The studies of the dispersal distance of the anemophilous pollen have focused on the deposition of pollen within relatively short distances. But, there are numerous examples of pollen undoubtedly traveling long distances to arrive at a site and studied by using air concentration samples or meso-scale dispersion process models. Suspended particles are usually transported by the wind, and dispersed by the existing turbulence within the lowest atmospheric layer (boundary layer) where deep convection can bring up particles to free atmosphere and be suspended in an air mass moved by synoptic systems. Depending on the altitude reached, they could be transported and deposited at great distances. Upcoming evidences showed that long distance transport might represent a cause of sensitization and of symptoms among the allergic population, in areas far from the source of pollen. Ragweed seems to be frequently involved in the transboundary transport in Europe. Numerous episodes of finding of ragweed pollen appeared to be connected to air mass coming from the Balkans (possibly Hungary) and pollen count often reached the clinical threshold suggesting a possible increase in the sensitization rate and clinical impact on allergic population, in central Italy. The study was supported by a preliminary observation of the increasing trend of ragweed allergy in a neighbouring region where plants are not present, as well. In addition, there is convincing evidence to prove that the long-range transport of pollen from distant regions can significantly modify pollinating seasons (i.e. the start time and duration of high atmospheric pollen concentrations) in many European areas. This is particularly important for northern Europe, where flowering takes place later in the spring. In Finland, birch pollen is shown to approach from Baltic States, Russia, Germany, Poland and Sweden, depending on the particular meteorological situation. While the pollen count can reach high levels during these episodes, large-scale forecasting might be useful for the allergic population.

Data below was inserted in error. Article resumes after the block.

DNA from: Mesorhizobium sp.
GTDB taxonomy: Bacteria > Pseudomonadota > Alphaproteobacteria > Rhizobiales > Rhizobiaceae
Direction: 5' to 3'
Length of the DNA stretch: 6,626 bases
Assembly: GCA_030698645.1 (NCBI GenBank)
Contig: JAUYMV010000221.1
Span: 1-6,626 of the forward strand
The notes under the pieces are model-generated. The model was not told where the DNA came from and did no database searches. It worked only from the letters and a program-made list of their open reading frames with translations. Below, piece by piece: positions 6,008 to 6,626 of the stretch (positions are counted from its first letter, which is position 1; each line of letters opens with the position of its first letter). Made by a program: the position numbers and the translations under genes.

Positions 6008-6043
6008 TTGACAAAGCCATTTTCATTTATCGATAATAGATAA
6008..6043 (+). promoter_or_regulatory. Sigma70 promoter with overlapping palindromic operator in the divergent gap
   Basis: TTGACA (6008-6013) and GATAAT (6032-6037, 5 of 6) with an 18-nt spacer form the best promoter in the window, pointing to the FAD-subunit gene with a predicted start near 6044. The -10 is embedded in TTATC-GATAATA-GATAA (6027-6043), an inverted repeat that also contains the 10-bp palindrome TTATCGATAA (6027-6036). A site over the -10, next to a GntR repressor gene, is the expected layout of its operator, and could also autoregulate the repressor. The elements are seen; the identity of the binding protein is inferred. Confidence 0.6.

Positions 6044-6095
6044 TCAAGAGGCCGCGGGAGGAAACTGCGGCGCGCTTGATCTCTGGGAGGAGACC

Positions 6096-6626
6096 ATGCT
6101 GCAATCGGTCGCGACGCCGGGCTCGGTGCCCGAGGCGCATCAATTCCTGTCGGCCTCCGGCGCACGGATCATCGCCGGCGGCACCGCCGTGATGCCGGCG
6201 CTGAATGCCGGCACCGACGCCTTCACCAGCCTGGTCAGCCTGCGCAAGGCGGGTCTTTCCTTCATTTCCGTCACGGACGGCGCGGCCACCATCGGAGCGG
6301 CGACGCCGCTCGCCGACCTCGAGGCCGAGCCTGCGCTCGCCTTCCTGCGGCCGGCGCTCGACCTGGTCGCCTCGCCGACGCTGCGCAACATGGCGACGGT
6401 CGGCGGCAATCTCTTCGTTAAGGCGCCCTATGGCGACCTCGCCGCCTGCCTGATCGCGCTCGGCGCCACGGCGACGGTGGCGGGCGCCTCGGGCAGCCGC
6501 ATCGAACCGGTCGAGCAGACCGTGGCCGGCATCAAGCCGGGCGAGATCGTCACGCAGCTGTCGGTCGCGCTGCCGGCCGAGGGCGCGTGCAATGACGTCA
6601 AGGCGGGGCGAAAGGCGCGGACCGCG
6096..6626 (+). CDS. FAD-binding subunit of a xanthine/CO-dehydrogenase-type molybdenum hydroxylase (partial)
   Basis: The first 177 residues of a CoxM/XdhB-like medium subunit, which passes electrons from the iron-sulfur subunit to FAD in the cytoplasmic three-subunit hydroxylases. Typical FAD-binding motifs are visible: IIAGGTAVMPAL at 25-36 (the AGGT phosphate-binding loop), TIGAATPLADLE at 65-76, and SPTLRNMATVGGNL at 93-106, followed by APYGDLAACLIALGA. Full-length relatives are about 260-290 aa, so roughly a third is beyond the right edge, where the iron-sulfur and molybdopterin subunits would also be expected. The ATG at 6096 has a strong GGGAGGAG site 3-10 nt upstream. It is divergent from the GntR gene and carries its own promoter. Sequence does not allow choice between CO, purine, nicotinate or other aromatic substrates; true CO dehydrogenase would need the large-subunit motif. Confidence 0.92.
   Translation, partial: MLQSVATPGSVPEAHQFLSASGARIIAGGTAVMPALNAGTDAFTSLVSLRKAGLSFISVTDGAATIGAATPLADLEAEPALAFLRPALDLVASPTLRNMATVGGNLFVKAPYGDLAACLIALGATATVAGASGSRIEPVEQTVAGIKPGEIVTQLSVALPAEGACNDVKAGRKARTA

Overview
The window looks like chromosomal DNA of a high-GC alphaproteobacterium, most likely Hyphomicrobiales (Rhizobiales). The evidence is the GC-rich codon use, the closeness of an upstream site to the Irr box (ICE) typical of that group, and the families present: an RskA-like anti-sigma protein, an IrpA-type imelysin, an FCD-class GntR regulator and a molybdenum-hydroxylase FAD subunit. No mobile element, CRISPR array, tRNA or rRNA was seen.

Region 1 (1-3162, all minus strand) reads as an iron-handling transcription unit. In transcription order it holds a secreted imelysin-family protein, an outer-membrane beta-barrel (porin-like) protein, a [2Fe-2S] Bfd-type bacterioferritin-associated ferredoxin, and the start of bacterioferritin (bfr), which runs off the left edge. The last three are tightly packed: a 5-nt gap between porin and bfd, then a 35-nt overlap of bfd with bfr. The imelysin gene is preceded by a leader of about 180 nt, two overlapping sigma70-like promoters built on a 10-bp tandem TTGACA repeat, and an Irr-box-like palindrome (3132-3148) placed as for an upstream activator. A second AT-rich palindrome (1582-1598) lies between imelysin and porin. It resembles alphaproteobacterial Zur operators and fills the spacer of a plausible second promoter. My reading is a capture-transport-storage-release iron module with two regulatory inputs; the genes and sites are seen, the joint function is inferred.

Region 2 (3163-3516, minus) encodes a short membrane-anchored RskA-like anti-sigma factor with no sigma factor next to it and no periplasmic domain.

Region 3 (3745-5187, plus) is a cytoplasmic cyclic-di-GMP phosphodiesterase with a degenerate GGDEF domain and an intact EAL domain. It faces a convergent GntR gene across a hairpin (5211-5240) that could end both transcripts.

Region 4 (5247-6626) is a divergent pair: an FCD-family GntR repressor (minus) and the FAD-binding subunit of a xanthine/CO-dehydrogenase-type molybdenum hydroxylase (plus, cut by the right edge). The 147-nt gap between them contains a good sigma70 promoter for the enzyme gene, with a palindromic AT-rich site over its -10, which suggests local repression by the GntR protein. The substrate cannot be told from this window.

Genetics and allergies: